Bathroom Floor [Archive] - Ceramic Tile Advice Forums - John Bridge Ceramic Tile


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01-12-2003, 07:48 PM
I am attacking a water problem with an upstairs bathroom. The 1" square mosaic floor tile which was 15 years old was shot. Water had been leaking through for quite sometime. Stains on the ceiling which had been painted over.

I have removed all the tile, except for under the toilet (which I will do after I pull it). The bathroom area to be tiled is only 36 sq ft. I think I have 3 questions, maybe more.

First, there is a small cabinet, holds the sink, and the tile is under this also, but the edges on the tile only stick out 1/4 inch. Do I need to pull the cabinet and tile everything?

Second, the wall has a tile baseboard which is in good shape. Should I pull this, or can I put down additional plywood and cement backerboard and build up beside of it?

Third, the floor is plywood, can't tell how thick but very sturdy (doesn't bounce) except in a corner that is bounded by the tub and wall (where the water damage is). It gives when I step, discolored, and is kind of brittle. This area is about 12" x 18." Will plywood (1/4?, 3/8?) and backerboard across the whole floor strengthen this enough so it doesn't flex? It is right where we step in and out of the tub.

Thanks, any help would be most appreciated.


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Andy Lester
01-12-2003, 09:39 PM
Have you determined the source of the leak? Toilet? Shower? Tub? Before going any further you should try to determine where the problem is coming from. I will attempt to answer your questions, but first, I suggest you pick up a copy of the newest Tile Council of America Handbook on standards for ceramic tile installation- it contains many of the details related to proper floor thickness, etc. Go to You should also pick up one of the good tile books out there, such as the one by John Bridge (forum moderator) or Michael Byrne. Both are available from and offer a wealth of information on proper installation methods.

1) Yes, you will need to pull the cabinet and the sink (and the toilet) to properly re-tile the floor. Even if you had enough perfectly matching tile to work around it, it's a big pain. I would take everything out.

2) Does the floor tile run underneath the "tile baseboard", or does it meet it? You can probably leave this in place, but without seeing it I can't say for certain. Either way you will need to include movement joints where the floor tile meets the wall.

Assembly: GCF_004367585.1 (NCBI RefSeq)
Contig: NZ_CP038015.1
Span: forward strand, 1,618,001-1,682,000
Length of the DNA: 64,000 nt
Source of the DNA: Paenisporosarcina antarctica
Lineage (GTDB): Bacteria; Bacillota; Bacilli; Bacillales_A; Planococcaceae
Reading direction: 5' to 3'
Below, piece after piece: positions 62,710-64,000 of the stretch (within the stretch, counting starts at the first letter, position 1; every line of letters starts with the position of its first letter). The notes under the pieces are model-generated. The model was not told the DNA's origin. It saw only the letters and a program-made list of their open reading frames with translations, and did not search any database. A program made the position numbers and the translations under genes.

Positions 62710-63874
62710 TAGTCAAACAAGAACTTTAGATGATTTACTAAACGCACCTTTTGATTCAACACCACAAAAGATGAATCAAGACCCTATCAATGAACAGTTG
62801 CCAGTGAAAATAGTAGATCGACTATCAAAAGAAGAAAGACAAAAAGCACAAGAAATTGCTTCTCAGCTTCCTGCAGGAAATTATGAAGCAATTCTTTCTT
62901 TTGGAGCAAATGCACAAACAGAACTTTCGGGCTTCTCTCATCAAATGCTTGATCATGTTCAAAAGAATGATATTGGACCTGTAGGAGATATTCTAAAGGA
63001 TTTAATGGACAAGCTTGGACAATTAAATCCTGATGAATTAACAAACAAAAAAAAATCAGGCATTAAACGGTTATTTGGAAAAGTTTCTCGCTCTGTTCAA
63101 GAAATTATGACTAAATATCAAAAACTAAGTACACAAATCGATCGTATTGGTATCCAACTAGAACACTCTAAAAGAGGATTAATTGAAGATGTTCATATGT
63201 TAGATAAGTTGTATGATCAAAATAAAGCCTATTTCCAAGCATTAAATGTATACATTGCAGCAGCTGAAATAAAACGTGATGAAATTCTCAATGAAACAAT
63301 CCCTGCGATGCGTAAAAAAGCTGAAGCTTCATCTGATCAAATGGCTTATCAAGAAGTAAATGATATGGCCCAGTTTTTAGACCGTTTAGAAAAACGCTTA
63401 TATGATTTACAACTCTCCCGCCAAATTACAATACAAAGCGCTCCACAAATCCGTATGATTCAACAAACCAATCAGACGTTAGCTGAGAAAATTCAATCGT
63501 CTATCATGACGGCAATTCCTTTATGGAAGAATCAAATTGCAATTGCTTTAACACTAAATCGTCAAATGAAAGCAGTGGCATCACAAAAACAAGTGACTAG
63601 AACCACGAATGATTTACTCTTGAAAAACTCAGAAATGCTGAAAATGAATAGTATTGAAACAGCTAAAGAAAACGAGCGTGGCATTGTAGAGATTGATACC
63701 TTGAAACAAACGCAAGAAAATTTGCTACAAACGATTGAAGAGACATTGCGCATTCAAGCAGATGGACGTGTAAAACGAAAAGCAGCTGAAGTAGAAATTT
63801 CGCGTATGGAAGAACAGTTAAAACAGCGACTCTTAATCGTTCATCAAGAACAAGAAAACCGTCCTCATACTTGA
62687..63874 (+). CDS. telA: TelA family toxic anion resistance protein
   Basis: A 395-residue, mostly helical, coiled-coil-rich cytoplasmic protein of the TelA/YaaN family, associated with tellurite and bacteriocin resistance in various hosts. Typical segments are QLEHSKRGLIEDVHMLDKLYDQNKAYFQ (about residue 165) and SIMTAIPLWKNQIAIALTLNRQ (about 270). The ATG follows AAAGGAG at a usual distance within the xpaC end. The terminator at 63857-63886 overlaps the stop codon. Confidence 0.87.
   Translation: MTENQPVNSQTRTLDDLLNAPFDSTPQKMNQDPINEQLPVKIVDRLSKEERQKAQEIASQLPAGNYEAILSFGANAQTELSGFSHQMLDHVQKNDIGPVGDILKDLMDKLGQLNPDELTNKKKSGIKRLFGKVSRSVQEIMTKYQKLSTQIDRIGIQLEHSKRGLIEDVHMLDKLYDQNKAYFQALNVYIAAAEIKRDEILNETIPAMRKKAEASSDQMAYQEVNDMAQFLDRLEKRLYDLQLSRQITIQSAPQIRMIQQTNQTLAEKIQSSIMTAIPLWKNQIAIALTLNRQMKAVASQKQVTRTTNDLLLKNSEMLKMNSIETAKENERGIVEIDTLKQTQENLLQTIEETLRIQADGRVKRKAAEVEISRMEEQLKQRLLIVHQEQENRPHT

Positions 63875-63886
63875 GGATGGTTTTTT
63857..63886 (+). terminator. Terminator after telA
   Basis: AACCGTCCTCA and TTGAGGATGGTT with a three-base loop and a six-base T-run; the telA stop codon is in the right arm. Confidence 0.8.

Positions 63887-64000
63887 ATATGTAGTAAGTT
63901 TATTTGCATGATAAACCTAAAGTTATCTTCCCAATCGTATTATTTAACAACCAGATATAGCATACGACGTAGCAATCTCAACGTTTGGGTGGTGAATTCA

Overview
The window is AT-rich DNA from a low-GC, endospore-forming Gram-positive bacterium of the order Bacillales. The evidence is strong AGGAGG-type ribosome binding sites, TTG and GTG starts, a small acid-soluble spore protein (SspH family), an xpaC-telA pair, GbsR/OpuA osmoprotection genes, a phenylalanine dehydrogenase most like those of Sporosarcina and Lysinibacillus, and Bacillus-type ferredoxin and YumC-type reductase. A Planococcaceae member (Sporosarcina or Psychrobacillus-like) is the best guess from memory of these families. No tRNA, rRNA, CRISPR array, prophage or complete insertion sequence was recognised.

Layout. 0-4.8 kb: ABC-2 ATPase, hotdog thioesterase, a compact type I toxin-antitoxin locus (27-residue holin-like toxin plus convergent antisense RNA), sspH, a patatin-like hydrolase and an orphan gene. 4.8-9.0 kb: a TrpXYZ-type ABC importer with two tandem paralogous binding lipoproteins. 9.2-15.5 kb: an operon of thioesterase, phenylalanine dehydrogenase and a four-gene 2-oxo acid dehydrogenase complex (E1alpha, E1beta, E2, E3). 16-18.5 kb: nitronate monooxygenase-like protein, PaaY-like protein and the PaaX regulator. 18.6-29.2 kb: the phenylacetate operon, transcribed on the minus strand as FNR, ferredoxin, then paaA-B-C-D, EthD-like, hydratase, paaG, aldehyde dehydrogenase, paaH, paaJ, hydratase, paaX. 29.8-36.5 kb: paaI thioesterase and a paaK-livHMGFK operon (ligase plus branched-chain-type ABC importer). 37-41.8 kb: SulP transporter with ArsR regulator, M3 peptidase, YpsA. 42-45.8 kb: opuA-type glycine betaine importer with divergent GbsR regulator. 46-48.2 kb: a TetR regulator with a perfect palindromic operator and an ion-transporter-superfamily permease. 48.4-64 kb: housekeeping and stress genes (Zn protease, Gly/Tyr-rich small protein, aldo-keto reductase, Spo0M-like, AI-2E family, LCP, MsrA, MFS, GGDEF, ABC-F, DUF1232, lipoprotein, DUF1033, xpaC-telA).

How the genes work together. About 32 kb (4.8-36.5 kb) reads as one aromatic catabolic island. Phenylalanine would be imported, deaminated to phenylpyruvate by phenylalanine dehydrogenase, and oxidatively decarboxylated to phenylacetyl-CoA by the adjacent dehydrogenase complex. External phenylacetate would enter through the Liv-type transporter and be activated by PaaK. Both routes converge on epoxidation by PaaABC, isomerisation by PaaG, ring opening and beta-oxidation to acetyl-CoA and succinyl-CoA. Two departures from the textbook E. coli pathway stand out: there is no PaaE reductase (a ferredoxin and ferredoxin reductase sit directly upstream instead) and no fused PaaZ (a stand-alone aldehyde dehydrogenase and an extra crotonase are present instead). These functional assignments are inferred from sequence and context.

3) This points to larger issues... at a minimum you will need to replace this section of plywood, and verify that the joists beneath are still sound enough to hold new plywood (and tile). It seems like there's a leak related to the tub (is this a tub/shower?) But like I said above, try to determine where the leak is coming from before proceeding any further.

It seems this is a plywood subfloor- when you're removing the current tile, are you pulling the tile off the plywood or simply taking everything out down the the joists? After correcting the leak, you will probably need to remove everything down to the joists, and then install 5/8" exterior grade ply followed by 1/2" backerboard (to reach the 1 1/8" minimum floor thickness). What is the size and spacing of the joists?


01-12-2003, 10:39 PM
Covering a potential problem does no good.

I would remove the cabinet, the tile baseboard, and repair the substandard floor beore proceeding with the tile.

Once the leak is fixed and the subfloor is fixed, prep / tile on!!!


01-13-2003, 06:35 AM
Thanks for the advice. I have determined, I hope, the leak was coming from the area of floor tile where the water damage is. Last year I replaced the tile around the base of the tub, and it still looks good. We also tried to be very sure the shower curtain was in place. No leaks for months and then a spot reapeared in the ceiling.

I started examing the floor and found it mushy. I poured water on the spot (don't laugh) to see of I could tell where it was going. I couldn't see a specific spot, but the water just soaked right through, a couple of cups worth. We have continued to use the toilet, with no leaks. The spot in the ceiling is not directly over the leak, infact its not over the bathroom. I am guessing it is just running downhill before pooling.

Not sure the thickness of the plywood floor and the spacing of the joists. Probably have to wait for the weekend. There was nothing under the tile but plywood.

Not sure how to cut along the base of the tub and wall in order to get the peice of rotten plywood out, but I will think of something.

Thanks again


01-13-2003, 07:09 AM
John, Rent a toe kick saw. Now,as for subfloor.Use a good quality 3/4" Plywood.Followed By either an SLC or CBU.
5/8 Plywood with CBU lacks the strength as CBU adds no structural strength to your floor.Given the room,i would go for 2 layers of plywood.3/4"+ 1/2" + 1/4" CBU
Once you have your entire subfloor installed, If you are concerned about moisture problems,You could use a paintable waterproofing membrane over the entire floor and up the walls an inch or 2.C-Cure Prored 963 is easy to work with and for your small area a gallon would be more than sufficient.
I'll keep an eye on your progress!!!!

ok gotta run,gotta couplea miles of quarry tile to put in as cami so elequently put it :)